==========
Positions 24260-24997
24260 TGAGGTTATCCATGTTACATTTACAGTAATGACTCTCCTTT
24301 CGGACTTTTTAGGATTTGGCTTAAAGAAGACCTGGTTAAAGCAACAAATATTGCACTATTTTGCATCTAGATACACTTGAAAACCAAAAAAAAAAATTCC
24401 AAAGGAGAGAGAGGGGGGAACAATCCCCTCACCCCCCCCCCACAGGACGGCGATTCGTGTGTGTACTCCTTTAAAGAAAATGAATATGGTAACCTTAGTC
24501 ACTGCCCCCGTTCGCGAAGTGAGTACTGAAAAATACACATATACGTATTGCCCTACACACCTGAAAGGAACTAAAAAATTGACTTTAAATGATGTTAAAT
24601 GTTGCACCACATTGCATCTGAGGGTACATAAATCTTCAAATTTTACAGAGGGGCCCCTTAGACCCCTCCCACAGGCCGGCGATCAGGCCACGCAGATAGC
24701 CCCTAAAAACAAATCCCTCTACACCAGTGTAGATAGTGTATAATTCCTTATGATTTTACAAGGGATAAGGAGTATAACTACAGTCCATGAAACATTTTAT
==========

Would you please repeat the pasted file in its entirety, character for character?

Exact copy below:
Positions 24260-24997
24260 TGAGGTTATCCATGTTACATTTACAGTAATGACTCTCCTTT
24301 CGGACTTTTTAGGATTTGGCTTAAAGAAGACCTGGTTAAAGCAACAAATATTGCACTATTTTGCATCTAGATACACTTGAAAACCAAAAAAAAAAATTCC
24401 AAAGGAGAGAGAGGGGGGAACAATCCCCTCACCCCCCCCCCACAGGACGGCGATTCGTGTGTGTACTCCTTTAAAGAAAATGAATATGGTAACCTTAGTC
24501 ACTGCCCCCGTTCGCGAAGTGAGTACTGAAAAATACACATATACGTATTGCCCTACACACCTGAAAGGAACTAAAAAATTGACTTTAAATGATGTTAAAT
24601 GTTGCACCACATTGCATCTGAGGGTACATAAATCTTCAAATTTTACAGAGGGGCCCCTTAGACCCCTCCCACAGGCCGGCGATCAGGCCACGCAGATAGC
24701 CCCTAAAAACAAATCCCTCTACACCAGTGTAGATAGTGTATAATTCCTTATGATTTTACAAGGGATAAGGAGTATAACTACAGTCCATGAAACATTTTAT